(photo credit: REUTERS)
Just days after the new Swedish prime minister announced Stockholm will recognize the “state of Palestine,” the British Parliament is scheduled to hold a symbolic debate on recognition on Monday, while Israel searches for ways to put an end to discussion on the matter so it does not gain momentum.
“There is a bit of a self-fulfilling prophecy here,” one diplomatic official said. “The more people talk about recognition, the more they will feel that they need to take some kind of action.”
Israel wants to try to put an end to the discussion by arguing that recognizing a Palestinian state will only feed unrealistic Palestinian expectations that they can bypass Israel and get the international community to impose a solution.
Trying to squelch the discussion on the issue was one of the reasons for Israel’s tough reaction to Swedish Prime Minister Stefan Lofven’s announcement, and for the very public “reprimand” Israel delivered on Monday to Swedish Ambassador Carl Magnus Nesser.
While there are low expectations in Jerusalem that Sweden will reverse its decision – although the timing of the recognition is not clear – Israel’s angry response was meant as much to deter other government’s from considering the move than it was for Stockholm.
At this point, Jerusalem will suffice with the diplomatic protest delivered to the Swedish ambassador, and does not intend to take any other diplomatic measure to express its displeasure, such as recalling Israel’s ambassador for consultations. Diplomatic officials would not say how Israel will respond if and when Stockholm goes ahead with the recognition.
Sweden’s announcement doesn’t promote the diplomatic process but harms it, leading to a deterioration of the situation on the ground and reducing the prospects of reaching an agreement, because it creates false expectations among the Palestinians that unilateral steps will solve the conflict, senior diplomat Aviv Shir-On told the Swedish ambassador on Monday.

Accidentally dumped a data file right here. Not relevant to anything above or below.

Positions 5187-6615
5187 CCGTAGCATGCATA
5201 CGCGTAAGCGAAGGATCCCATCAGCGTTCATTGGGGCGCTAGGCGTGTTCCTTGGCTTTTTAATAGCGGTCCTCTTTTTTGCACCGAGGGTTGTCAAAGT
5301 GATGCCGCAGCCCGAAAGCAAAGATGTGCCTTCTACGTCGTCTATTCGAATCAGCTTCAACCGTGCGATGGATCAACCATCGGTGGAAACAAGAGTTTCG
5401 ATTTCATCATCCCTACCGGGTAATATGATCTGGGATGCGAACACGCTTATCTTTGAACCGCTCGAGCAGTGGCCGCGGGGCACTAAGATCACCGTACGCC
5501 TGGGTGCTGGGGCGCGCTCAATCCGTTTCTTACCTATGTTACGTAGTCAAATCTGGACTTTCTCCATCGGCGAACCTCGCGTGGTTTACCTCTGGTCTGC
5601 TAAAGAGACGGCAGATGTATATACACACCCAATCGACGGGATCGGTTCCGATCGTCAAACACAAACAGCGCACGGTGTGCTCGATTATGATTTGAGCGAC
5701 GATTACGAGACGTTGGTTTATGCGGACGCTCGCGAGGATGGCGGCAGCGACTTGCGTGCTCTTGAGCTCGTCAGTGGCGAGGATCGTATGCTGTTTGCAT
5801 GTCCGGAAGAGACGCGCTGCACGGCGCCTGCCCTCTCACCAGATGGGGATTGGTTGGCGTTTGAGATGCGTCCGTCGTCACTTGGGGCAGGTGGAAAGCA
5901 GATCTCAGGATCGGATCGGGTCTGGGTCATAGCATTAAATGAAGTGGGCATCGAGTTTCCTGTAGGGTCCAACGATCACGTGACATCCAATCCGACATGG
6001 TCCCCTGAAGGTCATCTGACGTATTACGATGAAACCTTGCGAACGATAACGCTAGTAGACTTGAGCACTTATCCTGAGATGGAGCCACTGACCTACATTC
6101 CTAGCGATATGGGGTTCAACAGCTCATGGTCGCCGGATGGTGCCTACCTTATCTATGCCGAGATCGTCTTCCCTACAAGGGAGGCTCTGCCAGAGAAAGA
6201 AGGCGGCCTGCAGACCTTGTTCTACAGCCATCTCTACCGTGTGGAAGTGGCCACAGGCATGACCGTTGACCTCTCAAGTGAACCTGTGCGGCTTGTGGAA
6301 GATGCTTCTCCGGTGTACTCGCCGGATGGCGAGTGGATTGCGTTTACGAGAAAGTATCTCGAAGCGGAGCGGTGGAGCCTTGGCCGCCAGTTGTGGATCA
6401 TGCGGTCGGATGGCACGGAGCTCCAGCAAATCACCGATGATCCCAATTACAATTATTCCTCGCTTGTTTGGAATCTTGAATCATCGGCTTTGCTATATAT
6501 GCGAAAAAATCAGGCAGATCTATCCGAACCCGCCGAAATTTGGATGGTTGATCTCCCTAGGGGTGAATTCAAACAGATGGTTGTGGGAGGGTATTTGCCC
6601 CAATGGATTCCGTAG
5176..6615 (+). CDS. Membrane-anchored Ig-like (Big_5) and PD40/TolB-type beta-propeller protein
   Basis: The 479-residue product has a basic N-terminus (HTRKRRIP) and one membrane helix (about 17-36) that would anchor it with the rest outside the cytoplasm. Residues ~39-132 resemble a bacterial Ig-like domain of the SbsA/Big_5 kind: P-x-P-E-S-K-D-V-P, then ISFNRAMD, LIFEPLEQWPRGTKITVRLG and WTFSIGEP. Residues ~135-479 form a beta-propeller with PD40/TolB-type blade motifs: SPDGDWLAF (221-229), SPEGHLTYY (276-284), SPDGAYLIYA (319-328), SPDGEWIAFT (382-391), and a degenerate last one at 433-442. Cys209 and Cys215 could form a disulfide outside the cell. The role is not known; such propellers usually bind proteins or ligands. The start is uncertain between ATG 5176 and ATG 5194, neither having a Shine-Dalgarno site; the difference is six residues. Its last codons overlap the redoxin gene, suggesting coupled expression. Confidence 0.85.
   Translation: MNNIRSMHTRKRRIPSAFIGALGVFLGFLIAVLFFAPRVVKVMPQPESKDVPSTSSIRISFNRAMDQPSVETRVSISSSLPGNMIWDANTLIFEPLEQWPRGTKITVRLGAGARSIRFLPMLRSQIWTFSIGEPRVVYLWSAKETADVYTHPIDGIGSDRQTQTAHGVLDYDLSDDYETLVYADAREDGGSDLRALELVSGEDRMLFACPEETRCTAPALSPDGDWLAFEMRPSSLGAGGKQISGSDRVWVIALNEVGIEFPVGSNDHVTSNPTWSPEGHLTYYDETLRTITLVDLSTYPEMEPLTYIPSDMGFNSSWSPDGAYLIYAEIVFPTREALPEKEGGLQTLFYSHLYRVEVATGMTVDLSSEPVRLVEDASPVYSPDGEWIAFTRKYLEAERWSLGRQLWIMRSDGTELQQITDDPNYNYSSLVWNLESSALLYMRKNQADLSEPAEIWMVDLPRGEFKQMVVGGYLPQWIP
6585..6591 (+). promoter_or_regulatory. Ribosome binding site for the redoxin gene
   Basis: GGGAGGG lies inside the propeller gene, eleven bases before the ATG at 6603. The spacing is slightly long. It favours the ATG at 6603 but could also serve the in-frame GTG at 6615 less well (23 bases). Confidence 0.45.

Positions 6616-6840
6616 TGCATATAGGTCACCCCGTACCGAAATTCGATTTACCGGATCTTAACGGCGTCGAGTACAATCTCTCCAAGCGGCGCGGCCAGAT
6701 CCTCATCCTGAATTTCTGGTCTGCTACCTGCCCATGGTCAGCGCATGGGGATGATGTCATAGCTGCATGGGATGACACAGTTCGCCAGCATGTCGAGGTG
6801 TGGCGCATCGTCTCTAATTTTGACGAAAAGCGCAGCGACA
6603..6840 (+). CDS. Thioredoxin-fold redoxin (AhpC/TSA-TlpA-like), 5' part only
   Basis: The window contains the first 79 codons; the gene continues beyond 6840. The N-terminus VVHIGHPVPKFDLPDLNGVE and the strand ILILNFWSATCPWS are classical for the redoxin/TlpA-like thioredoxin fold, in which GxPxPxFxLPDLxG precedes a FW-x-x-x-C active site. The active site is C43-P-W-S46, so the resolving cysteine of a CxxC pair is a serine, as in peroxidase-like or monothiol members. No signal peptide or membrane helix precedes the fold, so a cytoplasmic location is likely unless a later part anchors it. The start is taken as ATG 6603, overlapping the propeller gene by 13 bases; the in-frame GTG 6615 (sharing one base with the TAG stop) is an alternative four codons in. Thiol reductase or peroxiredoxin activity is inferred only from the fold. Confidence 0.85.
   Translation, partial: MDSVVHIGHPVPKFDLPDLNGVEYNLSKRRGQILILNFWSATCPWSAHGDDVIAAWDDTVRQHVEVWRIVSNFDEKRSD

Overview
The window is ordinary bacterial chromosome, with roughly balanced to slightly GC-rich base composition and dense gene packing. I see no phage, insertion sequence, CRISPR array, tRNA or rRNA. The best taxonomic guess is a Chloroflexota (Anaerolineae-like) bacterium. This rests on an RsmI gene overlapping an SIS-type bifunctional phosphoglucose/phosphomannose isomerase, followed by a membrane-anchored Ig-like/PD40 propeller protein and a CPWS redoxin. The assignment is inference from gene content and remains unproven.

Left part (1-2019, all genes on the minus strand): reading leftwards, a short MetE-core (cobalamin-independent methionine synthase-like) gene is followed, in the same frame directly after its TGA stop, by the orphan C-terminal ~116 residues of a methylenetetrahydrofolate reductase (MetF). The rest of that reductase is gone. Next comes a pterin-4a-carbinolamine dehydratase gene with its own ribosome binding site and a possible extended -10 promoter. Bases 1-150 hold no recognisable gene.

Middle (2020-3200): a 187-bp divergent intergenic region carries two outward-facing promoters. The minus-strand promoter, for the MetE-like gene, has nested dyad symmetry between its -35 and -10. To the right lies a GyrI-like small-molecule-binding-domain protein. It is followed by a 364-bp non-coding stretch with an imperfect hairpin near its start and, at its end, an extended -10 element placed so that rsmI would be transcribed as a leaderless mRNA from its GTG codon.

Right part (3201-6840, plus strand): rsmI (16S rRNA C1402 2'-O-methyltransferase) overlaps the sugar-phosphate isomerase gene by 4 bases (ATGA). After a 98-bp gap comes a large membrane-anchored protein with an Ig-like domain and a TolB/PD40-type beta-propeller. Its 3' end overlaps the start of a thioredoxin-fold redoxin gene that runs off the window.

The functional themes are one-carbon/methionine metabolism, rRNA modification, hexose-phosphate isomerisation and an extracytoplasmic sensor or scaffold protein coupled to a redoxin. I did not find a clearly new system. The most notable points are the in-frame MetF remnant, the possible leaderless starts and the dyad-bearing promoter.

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Shir-On, the ministry’s deputy director-general in charge of Western Europe, summoned Nesser to his office and – according to a statement issued by the Foreign Ministry – expressed Israel’s disappointment at the move.
Shir-On told Nesser that Lofven’s decision to focus on the Palestinian issue even as atrocities are being committed in many countries in the region on a daily basis was “surprising.”
The ambassador noted Israel’s protest and said he would relay it back to Stockholm.
Just before the meeting, Nesser told Army Radio that “Israel and Sweden have a strong relationship, and that the new government has been very clear that it wants it to continue.” He said this was the message he took to the ministry.
Nesser said that with peace talks having been suspended for a while, “the tragedy of the conflict in Gaza made it very clear that the status quo needs to be changed.”
In Britain, meanwhile, the parliamentary debate on recognizing a Palestinian state, sponsored by Labor lawmaker Grahame Morris, is designed to raise the political profile of the issue.
The motion is unlikely to win approval through the British Parliament because it is at odds with official policy, but even if it does pass, it is nonbinding and would not force the government to change its diplomatic stance.
“It’s against the government position, but it’s not an attack on them as such. We just feel that now’s the time to shout out loud that this should be done,” Morris said.
“Not only is statehood the inalienable right of the Palestinian people, but recognizing Palestine will breathe new life into a peace process that is at an impasse,” he said.
The UN General Assembly recognized Palestine as a nonmember state in 2012 but the European Union and most EU countries, including Britain, have yet to give official recognition.
“We continue to believe that negotiations toward a two-state solution are the best route to meeting Palestinian aspirations in reality and on the ground,” a Foreign Office spokesman said.Reuters contributed to this report.
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